IST researcher's new book explores the world of 'digital refugees'

Jordan Ford
May 29, 2018

UNIVERSITY PARK, Pa. — A new book edited by Carleen F. Maitland, associate professor of information sciences and technology, explores the use of information and communication technologies (ICTs) by refugees and displaced persons. Titled “Digital Lifeline? ICTs for Refugees and Displaced Persons,” the book was published by the MIT Press this May.

Maitland’s research focuses on the use of technology, such as mobile phones, wireless networks and biometric authentication, for humanitarian relief and social and economic development. Written primarily for students, scholars and aid agencies, the book builds on this research to provide a forward-looking perspective on the problems faced by "digital refugees” and explores the research, policies and practices needed to understand the issues surrounding their use of ICTs.

“In the book, we articulate a research agenda that we hope will help to shape future technical designs, the organizational practices around the technology, and its use in mitigating the trauma of the refugee,” said Maitland.

In 2016, the United Nations High Commission for Refugees reported that the number of refugees, displaced persons and stateless persons due to war, oppression, economic collapse or natural phenomena like drought and famine neared 100 million worldwide. Maitland recognizes that the individual’s need to access technology and communicate with family members often precedes the ability to address the underlying issues of these displacement causes.

“The most fundamental need for a refugee is to communicate," said Maitland.

As humanitarian organizations have more recently adopted innovative practices to address the refugee crisis, they are now more commonly viewing ICTs as essential to their missions. With ICTs’ potential to both benefit and harm refugees, however, the book explores the scalability and sustainability of these innovations and speculates about emerging issues based on current research and practices.

“The most fundamental need for a refugee is to communicate.” 

—Carleen Maitland, associate professor of IST

Maitland’s research, in part, details two major challenges facing refugees and aid organizations. The first is the need to broaden the definition and security of the digital refugee to fulfill the U.N.’s mandate of providing international protection for refugees.

“When a refugee arrives with the few physical items they brought with them, the United Nations provides housing and security for those physical assets,” explained Maitland. “But what of the digital identities and memories of these refugees? Who is protecting those? We need to expand the concept of the digital refugee and the protection of that entity.”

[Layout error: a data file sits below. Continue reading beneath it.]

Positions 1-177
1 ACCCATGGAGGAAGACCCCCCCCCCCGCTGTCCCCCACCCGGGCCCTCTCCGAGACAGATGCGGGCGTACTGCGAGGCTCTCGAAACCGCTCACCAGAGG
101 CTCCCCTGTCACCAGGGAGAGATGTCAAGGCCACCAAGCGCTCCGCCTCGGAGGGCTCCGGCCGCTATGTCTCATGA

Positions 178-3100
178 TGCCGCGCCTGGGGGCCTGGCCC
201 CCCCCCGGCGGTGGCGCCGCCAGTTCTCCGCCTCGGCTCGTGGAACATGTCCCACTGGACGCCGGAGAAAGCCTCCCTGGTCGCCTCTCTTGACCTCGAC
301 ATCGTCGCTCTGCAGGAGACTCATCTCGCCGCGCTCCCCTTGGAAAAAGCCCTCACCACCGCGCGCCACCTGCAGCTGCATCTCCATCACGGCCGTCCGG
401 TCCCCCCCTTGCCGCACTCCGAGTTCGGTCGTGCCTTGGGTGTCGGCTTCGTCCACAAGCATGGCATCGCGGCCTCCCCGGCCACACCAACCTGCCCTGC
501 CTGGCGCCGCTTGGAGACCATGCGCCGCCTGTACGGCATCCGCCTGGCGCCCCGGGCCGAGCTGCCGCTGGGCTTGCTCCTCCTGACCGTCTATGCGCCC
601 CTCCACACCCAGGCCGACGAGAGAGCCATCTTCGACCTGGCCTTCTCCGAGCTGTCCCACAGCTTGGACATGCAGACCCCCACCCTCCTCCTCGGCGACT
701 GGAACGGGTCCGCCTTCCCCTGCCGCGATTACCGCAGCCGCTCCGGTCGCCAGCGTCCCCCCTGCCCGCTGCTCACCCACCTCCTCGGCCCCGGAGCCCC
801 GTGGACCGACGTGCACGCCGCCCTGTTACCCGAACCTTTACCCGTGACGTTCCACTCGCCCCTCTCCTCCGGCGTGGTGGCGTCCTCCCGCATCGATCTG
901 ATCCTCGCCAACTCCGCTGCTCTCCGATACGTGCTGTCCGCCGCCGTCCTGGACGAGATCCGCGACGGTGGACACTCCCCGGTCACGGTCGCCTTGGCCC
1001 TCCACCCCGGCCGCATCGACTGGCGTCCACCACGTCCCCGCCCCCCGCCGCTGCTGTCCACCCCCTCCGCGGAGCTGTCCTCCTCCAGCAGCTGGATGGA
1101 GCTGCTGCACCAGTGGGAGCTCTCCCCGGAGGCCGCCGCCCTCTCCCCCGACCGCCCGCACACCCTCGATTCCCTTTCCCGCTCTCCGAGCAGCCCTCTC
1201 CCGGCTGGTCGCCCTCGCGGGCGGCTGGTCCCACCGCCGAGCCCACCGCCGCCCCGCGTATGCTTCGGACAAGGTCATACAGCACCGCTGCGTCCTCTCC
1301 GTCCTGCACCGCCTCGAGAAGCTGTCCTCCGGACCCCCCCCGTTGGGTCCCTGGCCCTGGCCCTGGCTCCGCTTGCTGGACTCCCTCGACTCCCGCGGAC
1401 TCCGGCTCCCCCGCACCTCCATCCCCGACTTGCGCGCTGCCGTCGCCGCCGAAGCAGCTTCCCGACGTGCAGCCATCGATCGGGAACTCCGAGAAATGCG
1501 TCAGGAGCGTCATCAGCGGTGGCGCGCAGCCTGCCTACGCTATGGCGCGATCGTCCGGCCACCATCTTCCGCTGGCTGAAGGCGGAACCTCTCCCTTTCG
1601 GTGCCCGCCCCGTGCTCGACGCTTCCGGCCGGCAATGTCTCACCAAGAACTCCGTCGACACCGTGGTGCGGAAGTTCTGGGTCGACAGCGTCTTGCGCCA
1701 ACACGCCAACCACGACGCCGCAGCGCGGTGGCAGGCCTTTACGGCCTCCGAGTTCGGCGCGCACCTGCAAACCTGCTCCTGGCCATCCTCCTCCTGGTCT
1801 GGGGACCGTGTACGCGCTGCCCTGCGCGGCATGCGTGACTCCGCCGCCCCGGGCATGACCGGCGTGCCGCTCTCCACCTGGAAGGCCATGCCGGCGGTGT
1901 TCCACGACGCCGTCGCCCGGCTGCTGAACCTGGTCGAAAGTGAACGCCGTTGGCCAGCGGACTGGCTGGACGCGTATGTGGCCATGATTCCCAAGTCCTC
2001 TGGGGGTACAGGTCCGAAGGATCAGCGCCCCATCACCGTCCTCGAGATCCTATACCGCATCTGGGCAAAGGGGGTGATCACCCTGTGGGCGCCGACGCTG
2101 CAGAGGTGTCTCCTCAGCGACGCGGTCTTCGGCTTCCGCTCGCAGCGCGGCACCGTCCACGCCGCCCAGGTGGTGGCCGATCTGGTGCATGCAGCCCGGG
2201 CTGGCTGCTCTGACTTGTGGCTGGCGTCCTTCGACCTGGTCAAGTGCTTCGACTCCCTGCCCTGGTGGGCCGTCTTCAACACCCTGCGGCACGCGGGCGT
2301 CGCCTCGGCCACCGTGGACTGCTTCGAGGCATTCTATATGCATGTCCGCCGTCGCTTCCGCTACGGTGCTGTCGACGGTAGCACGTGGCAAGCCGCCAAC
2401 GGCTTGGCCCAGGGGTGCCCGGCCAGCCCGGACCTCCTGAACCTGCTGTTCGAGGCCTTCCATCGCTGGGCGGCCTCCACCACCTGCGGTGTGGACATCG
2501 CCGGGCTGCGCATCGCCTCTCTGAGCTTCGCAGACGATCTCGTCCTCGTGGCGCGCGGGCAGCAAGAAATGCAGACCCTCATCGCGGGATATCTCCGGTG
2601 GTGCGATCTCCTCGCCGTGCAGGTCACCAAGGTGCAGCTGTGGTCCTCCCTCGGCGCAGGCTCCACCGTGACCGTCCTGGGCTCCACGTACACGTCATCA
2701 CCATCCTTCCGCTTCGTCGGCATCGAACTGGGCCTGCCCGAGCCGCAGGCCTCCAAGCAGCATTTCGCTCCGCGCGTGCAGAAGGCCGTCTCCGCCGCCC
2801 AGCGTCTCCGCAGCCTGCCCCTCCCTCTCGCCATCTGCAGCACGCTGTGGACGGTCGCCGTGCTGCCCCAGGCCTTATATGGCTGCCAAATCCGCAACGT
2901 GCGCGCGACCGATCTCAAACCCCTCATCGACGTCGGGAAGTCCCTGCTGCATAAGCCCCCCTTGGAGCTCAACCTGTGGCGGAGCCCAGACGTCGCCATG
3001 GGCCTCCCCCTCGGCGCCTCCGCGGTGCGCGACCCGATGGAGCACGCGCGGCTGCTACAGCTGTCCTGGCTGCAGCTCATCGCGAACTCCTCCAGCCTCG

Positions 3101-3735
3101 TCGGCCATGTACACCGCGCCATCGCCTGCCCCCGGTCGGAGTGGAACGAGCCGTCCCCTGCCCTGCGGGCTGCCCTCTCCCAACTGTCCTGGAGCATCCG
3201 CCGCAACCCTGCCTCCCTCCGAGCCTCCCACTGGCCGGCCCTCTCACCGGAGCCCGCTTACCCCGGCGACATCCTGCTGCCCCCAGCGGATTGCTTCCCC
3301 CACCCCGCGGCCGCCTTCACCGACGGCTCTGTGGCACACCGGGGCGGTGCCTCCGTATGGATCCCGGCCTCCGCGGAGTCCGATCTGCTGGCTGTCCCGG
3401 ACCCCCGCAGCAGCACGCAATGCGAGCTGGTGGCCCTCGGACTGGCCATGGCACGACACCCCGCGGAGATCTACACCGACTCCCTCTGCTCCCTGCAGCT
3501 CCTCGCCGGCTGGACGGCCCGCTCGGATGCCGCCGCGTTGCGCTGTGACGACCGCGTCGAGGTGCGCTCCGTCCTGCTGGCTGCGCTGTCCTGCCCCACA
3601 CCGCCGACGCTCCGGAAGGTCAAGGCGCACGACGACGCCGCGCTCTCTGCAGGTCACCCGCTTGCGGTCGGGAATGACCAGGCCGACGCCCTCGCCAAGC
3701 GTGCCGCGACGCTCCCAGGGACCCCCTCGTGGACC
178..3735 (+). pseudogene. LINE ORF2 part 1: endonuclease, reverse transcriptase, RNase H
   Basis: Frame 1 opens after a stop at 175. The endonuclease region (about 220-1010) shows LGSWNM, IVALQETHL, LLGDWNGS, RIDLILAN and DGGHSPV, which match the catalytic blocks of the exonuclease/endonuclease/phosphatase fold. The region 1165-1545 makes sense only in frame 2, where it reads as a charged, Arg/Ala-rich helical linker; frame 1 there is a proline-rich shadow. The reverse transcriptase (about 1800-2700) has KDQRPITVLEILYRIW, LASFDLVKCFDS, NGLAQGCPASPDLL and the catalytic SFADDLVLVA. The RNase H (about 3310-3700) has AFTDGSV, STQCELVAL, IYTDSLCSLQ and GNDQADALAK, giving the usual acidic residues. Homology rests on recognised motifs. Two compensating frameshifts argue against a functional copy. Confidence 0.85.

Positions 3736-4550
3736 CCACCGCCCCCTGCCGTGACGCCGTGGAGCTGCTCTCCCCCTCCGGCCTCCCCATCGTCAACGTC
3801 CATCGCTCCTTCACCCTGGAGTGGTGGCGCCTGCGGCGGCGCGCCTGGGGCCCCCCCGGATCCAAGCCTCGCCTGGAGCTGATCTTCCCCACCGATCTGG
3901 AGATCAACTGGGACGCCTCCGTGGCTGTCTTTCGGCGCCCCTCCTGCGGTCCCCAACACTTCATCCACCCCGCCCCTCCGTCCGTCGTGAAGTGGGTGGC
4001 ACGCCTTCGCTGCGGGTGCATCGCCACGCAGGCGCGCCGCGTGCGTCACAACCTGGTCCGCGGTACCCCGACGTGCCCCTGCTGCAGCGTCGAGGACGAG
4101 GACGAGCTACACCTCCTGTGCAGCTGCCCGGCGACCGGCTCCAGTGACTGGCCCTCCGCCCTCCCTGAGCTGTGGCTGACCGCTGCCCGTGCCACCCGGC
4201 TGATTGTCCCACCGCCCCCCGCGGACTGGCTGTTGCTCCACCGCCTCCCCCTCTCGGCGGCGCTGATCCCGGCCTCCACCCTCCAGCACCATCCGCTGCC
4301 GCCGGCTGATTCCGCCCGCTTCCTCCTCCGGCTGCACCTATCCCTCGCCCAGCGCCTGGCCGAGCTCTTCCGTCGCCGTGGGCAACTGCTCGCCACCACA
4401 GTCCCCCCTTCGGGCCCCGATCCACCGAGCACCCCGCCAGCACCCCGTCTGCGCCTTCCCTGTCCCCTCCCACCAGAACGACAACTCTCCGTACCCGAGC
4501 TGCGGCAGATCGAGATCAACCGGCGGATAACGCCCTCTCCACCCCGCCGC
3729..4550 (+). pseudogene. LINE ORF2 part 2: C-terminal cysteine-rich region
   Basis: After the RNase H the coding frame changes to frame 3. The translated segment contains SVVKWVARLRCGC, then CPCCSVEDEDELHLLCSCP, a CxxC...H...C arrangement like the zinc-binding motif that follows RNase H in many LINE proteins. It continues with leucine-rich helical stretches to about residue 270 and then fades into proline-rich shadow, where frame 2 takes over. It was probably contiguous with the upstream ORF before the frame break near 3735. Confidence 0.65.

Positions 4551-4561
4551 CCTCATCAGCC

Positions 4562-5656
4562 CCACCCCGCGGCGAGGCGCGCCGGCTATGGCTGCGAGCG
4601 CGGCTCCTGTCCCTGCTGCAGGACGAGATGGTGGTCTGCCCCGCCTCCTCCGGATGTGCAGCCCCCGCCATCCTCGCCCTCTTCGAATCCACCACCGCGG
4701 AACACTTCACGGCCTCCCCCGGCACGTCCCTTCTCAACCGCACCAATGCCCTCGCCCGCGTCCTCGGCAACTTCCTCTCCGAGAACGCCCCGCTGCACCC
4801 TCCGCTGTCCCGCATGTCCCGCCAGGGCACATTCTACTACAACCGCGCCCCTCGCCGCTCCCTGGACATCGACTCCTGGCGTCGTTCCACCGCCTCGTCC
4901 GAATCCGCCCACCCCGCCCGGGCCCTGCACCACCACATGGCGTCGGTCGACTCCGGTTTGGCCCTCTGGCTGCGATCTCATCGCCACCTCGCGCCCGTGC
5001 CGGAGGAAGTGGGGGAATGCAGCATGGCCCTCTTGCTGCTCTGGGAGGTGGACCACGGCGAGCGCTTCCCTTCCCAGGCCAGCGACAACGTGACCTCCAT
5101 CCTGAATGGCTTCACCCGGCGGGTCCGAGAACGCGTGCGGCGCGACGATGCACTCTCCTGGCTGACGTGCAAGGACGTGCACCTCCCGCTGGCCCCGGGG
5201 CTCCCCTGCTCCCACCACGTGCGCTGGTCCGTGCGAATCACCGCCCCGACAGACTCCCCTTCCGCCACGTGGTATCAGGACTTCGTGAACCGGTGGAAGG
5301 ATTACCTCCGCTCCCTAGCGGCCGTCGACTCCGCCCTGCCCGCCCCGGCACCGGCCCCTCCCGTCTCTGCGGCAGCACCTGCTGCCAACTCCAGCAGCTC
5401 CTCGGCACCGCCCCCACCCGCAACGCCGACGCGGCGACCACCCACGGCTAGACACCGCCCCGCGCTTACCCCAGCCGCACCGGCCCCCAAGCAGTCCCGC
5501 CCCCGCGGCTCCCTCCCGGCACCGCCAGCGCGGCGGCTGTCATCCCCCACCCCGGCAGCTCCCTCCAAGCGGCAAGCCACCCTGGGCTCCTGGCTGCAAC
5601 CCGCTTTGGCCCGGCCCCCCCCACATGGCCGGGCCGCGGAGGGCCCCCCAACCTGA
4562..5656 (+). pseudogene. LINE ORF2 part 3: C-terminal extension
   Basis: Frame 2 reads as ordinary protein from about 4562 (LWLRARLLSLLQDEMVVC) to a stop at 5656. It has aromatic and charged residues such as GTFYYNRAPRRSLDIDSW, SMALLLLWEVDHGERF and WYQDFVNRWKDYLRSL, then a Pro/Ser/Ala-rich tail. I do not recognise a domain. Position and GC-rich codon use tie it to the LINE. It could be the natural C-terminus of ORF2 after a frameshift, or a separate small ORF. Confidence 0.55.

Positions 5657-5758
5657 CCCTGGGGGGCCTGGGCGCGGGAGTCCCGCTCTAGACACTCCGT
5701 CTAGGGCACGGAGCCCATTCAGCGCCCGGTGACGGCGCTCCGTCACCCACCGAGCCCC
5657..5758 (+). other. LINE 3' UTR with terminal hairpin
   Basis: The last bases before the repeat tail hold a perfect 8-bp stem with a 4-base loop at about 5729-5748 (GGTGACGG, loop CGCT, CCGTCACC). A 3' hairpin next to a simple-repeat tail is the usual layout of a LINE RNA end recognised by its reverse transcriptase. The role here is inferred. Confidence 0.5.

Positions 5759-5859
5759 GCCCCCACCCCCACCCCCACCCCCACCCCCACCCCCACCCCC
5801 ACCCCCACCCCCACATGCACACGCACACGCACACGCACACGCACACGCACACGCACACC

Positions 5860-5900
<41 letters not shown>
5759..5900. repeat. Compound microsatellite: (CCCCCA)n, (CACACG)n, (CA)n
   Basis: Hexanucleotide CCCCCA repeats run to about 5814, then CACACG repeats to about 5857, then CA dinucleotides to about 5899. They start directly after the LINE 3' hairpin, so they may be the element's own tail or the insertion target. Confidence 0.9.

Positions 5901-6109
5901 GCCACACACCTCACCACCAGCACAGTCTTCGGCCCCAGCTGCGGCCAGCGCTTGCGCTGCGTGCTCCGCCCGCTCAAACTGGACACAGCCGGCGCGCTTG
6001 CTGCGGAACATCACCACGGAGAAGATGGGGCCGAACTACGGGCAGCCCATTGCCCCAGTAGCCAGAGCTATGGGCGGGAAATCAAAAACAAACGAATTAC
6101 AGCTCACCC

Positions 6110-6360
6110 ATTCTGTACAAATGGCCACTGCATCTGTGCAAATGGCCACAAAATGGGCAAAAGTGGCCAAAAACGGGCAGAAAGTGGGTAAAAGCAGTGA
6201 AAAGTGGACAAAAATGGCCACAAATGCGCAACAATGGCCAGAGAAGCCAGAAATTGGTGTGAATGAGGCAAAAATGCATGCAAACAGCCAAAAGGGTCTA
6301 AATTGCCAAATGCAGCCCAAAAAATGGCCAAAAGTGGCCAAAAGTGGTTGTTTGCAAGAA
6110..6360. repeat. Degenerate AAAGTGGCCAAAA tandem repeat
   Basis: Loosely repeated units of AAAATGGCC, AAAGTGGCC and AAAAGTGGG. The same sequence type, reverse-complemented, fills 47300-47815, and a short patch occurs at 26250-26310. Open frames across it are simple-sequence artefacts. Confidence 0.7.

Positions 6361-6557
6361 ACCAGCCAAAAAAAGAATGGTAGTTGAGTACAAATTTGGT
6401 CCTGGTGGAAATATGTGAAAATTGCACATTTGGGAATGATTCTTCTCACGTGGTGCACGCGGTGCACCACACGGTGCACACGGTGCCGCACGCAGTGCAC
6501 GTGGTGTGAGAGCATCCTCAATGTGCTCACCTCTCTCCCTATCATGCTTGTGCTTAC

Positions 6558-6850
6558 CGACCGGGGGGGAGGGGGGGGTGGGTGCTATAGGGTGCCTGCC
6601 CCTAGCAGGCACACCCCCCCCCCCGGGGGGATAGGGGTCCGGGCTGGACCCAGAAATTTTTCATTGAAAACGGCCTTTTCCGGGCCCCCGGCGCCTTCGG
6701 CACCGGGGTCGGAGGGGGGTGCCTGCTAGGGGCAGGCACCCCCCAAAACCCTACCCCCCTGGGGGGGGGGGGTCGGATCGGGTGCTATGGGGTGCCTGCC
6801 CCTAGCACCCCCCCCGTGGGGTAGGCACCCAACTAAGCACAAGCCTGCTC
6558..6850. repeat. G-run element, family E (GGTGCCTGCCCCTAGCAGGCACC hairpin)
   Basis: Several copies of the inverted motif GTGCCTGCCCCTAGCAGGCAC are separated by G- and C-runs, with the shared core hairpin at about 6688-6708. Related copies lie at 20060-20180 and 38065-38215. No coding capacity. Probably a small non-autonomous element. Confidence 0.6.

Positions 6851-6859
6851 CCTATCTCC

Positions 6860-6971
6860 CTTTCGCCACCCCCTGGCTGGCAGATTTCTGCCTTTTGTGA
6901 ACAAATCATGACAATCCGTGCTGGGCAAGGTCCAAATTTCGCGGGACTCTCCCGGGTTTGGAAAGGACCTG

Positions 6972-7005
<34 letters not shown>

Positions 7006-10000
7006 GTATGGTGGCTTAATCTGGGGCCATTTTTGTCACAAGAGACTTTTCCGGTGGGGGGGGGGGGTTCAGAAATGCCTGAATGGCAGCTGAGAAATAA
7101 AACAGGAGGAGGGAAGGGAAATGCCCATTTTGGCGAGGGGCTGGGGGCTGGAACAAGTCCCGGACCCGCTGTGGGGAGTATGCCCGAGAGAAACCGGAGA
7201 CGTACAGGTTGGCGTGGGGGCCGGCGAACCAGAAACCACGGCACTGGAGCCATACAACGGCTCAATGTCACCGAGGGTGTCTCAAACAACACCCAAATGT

The second challenge focuses on the concept of digital humanitarian brokerage that explores which and in what capacities organizations can access refugees.

“Right now, the U.N. agencies and their implementing partners control access to refugees, and they have good reasons for that,” said Maitland, explaining, for example, that aid given to a particular group could unintentionally deepen existing unrest.

“But once those refugees are reachable — and now that they’re armed with smartphones and Facebook accounts, many of them are — individuals can connect with refugees without these agencies even knowing about it. This reality needs to be recognized and potentially managed.”

“Digital Lifeline?” includes contributions from international scholars in fields like international affairs, law, and computer science, and draws on fieldwork conducted in Jordan, Lebanon, Rwanda, Germany, Greece, the United States and Canada. These collaborations continue to guide Maitland’s studies.

She is conducting research on refugee ICT use through her ongoing fieldwork in Uganda with the Smart Communities Coalition. The project, led by the United States Agency for International Development and the Mastercard Foundation, is addressing technology challenges that refugees and host communities face. The coalition is working to improve internet connectivity, digital-payment capabilities, and energy access within refugee settlements.

She is also participating in the “Data for Refugees Turkey,” a challenge where researchers can analyze a large dataset of anonymized mobile phone usage with the aim of creating practical solutions that improve living conditions for Syrian refugees in Turkey.

Both her past and current research experiences, coupled with the ongoing events worldwide, signaled that the timing was right for “Digital Lifeline?”

“This is the right time for this book because we’ve seen what’s been happening in the refugee crisis and migration into Europe,” said Maitland. “This is just a small part of the overall global crisis, but it represents the canary in the coal mine.

“Those refugees are entering countries where there is near-ubiquitous access to technology, so it’s the perfect time to look forward.”

Maitland serves as the co-director of Penn State’s Institute for Information Policy, and she has worked with several U.N. organizations and government agencies. Her research has produced more than 100 refereed journal articles, conference proceedings and presentations, and she currently serves as associate editor of the open access journal Information Technologies & International Development. Maitland earned a doctorate in the Economics of Infrastructures from Delft University of Technology, the Netherlands, as well as undergraduate and graduate degrees in engineering from Worcester Polytechnic Institute and Stanford University.

Last Updated July 19, 2018